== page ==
The income statement refers to a system that operates the activities and operations of a company or organization and seeks to give a detailed report and evaluation on its performance during a certain year. The statement provides the details of the expenditure and income of the company for the financial year. Where the sales revenue exceeds the costs, there is production of a profit; where there is the occurrence of the reverse, losses results. As such, the statement acts as a profit and loss account. Elemental components of the income statement include the profit considerations, presentation formats, the details, depreciation and profits, taxing matters and capital and revenue.
The profits of a company can refer to the difference between the capital of the company at the start and the conclusion of a given period. The impact of inflation has to be taken into account in order to maintain the purchasing power of the company. Moreover, there has to be sufficient capital to replace the assets and keep the company in continual operations in business. As such, there is maintenance of the company’s physical operating capacity.
The income statement also covers most aspects of the financial year of the involved company. If the main purpose of the income statement is to provide profits for the financial year, it is essential to match the expenditure and income to the financial year of the company in question.
`There should be no assumptions that the data on profits that the income statement displays is represented by the amount of cash at the end of the year (Mast Video Training & Kessel Feinstein, 2007, p. 15). As such, a company can show profits for a certain financial year. Nevertheless, it does not mean that the company has available cash.
Overtrading can occur when the given credit exceeds the taken credit. A given company might be attaining healthy profit margins on the sales. Nevertheless, the company can be offering better and longer terms of credit to its customers.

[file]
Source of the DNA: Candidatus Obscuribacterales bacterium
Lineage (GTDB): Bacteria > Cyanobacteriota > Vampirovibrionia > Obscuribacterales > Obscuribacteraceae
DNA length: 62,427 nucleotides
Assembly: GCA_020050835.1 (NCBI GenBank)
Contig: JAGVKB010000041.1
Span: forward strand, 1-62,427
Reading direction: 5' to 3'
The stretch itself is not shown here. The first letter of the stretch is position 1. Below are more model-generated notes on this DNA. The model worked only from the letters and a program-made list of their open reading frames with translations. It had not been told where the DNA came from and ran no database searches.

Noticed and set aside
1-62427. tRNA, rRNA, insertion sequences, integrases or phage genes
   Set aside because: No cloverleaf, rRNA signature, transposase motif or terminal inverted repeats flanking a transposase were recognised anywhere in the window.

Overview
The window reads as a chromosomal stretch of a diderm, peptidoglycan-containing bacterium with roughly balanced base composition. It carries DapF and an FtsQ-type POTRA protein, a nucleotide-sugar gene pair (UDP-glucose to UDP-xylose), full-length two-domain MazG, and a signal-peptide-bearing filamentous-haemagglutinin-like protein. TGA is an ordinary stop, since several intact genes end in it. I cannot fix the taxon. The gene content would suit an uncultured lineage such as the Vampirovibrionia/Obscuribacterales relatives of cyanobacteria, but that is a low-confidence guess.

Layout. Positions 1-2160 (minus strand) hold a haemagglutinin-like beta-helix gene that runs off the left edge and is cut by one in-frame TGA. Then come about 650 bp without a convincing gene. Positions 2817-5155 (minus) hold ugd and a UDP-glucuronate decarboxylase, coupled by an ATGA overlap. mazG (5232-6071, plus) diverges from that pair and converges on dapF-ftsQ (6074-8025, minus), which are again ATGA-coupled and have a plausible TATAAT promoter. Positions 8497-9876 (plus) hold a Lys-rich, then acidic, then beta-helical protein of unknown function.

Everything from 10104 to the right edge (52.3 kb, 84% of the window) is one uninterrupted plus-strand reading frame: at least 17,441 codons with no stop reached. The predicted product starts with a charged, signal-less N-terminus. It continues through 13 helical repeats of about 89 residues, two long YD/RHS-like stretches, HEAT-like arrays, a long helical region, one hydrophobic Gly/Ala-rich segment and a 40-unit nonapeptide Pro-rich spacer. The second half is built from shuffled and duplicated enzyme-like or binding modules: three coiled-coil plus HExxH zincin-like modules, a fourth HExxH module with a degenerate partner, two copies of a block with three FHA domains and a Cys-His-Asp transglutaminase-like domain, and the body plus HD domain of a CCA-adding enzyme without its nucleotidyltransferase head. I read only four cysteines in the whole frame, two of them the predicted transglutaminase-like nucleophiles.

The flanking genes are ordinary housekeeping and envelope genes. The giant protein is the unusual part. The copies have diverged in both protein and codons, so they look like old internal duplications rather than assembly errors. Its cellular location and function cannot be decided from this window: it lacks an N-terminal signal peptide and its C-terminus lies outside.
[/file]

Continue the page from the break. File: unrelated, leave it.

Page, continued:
Many companies, countries or organizations require that their income statements include consistent and comparative figures for the past financial year. For instance, the United States Securities and Exchange Commission requires that the public companies provide comparative data for the current and past two financial years. These figures should be in the annual reports of the companies or the five or ten-year historic performance tables.
The details for the income statements include sales revenue, creation of sales, the costs of sales, change in inventories and gross profits. Others include auditors’ fees, employee details, directors’ remunerations, share options, pensions, operating profits and other incomes from the company’s sales on services and goods.
Depreciation and Profits
The maintenance of capital is an essential aspect of the corporate training. For a company to remain in business, it has to maintain at least current levels of investment in the operating assets and replace the assets, as they become obsolete (Monette & Bisk Publishing Company, 2005, p. 25). The depreciation and profits include straight-line depreciation, reduction in balance depreciation and accelerated depreciation.
The taxing matters include the taxable allowable depreciation, deferred taxation and the reconciling of the books.
Capital and Revenue
The capital and revenue forms essential elements of the income statement. Components of the capital and revenue include interests, operating or financial leases, reserves, contingent liabilities and provisions, retained profits, earnings per share and dividends (PENMAN, 2009, p. 11).
Mast Video Training., & Kessel Feinstein. (2007). Income statement. Johannesburg: Mast Video Training.
Monette, R. L., & Bisk Publishing Company. (2005). The income statement. Tampa, FL: Bisk Pub. Co.
PENMAN, S. H. (2009). Accounting for Intangible Assets: There is Also an Income Statement. Abacus-a Journal of Accounting Finance and Business Studies. doi:10.1111/j.1467-6281.2009.00293.x